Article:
Meredith College hosted a webinar focused on Women Voters: Past and Present on October 21, 2020. The webinar was one of several special events Meredith has presented to recognize 2020 as the 100th anniversary of the ratification of the 19th Amendment.
The webinar featured guest lecturer Joshua Chanin of Texas A&M University-Commerce discussing the efforts of women to define Texas's political culture following ratification of the 19th Amendment. Chanin’s presentation provided historical context and an example of the importance of suffrage activism at the local, as well as national, level.
Meredith Associate Professor of History Angela Robbins, who helped to organize the webinar, said it is important to recognize the limitations of the 19th Amendment while commemorating its ratification.
“Mr. Chanin made clear in his presentation that it was white women in Texas and across the nation who benefited from the ratification of the 19th Amendment, because women of color were disenfranchised,” Robbins said. “In the interest of political expediency, suffragists downplayed the contributions of Black women to the suffrage movement and they even courted white supremacists in some cases. This is a painful truth that makes it more appropriate to think in terms of commemorating, rather than celebrating, the 19th Amendment, which Mr. Chanin pointed out.”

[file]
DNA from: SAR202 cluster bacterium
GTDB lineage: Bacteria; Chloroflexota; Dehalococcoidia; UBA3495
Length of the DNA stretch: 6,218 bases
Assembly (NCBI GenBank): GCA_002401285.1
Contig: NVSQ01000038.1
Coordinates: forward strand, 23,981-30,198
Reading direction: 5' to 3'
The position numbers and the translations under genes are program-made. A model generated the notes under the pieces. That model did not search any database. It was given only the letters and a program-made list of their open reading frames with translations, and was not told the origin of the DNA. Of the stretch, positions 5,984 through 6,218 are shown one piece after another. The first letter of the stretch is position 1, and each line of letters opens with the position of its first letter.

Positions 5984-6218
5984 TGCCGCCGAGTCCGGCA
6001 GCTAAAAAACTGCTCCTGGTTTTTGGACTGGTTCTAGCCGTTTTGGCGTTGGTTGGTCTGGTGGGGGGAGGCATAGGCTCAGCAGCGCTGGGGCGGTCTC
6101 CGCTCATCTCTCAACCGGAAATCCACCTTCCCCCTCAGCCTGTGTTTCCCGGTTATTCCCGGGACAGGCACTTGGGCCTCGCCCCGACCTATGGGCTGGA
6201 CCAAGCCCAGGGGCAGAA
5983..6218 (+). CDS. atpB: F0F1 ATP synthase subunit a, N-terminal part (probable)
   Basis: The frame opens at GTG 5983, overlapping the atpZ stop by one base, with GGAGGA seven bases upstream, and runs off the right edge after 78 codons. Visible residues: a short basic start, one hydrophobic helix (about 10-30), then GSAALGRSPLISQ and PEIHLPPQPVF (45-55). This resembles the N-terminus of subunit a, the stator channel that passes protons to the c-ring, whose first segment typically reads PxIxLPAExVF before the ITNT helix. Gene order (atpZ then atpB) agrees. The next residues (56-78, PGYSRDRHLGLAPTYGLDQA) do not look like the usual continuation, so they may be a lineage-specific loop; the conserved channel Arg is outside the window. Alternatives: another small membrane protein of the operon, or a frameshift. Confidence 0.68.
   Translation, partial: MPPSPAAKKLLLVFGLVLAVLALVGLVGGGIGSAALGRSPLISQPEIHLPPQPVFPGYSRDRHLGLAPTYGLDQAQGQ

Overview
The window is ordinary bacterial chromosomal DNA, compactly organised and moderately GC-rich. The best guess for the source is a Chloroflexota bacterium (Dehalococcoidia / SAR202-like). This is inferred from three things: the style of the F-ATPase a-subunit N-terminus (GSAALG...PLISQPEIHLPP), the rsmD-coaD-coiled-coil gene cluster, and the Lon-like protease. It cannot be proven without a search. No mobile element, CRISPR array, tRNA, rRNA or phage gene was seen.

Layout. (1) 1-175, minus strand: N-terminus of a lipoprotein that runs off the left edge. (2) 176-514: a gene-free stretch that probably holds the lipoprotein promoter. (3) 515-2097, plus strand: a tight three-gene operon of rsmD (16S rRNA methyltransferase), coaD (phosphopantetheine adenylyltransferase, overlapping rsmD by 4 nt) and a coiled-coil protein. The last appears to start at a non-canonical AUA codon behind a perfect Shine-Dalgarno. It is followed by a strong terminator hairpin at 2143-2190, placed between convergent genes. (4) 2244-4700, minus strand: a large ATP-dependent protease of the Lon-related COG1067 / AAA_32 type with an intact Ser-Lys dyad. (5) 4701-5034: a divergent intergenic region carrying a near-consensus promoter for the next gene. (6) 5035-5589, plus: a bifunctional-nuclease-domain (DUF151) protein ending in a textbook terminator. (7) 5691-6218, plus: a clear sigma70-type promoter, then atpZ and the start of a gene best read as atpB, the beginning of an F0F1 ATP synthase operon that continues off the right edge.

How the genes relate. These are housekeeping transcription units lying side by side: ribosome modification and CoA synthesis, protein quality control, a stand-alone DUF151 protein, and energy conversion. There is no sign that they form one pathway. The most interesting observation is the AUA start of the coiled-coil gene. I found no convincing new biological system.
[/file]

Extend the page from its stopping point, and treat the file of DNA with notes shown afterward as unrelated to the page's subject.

It is important to continually strive to convey a fuller, more accurate history, Robbins said.
“We must recognize that Black women’s history is American history. Widening the lens to see American history from different perspectives is valuable to our discussions about diversity and inclusion,” Robbins said. “Black women and men who were disenfranchised had no voice, no way to participate in the system, and no way to shape policies and laws that affected them. Their exclusion from the political process is an aspect of what we identify as systemic racism.”
The webinar also focused on modern women as voters and political office holders.
“The history of woman suffrage is just one aspect of a broader focus on the significance of women’s votes and the issues that women voters care about. We brought in our resident political scientists, Dr. David McLennan and Dr. Whitney Manzo, to address modern women voters,” Robbins said.
McLennan shared what has been on the minds of North Carolina’s registered voters, as reflected in the recent Meredith Poll results. Manzo reminded attendees that women are still under-represented in political offices across the nation and that North Carolina has much room for improvement in women’s political representation.
“We have a lot of work to do, as the number of women in elected offices has actually decreased in recent years,” Robbins said. “These are important considerations when we think about both how far women have come since 1920 and also how much we still need to do to improve the status of women. One thing we can all learn from this history is that we must vote and protect the right of others to vote, because that’s the best way to honor all those who fought so hard for it in the past.”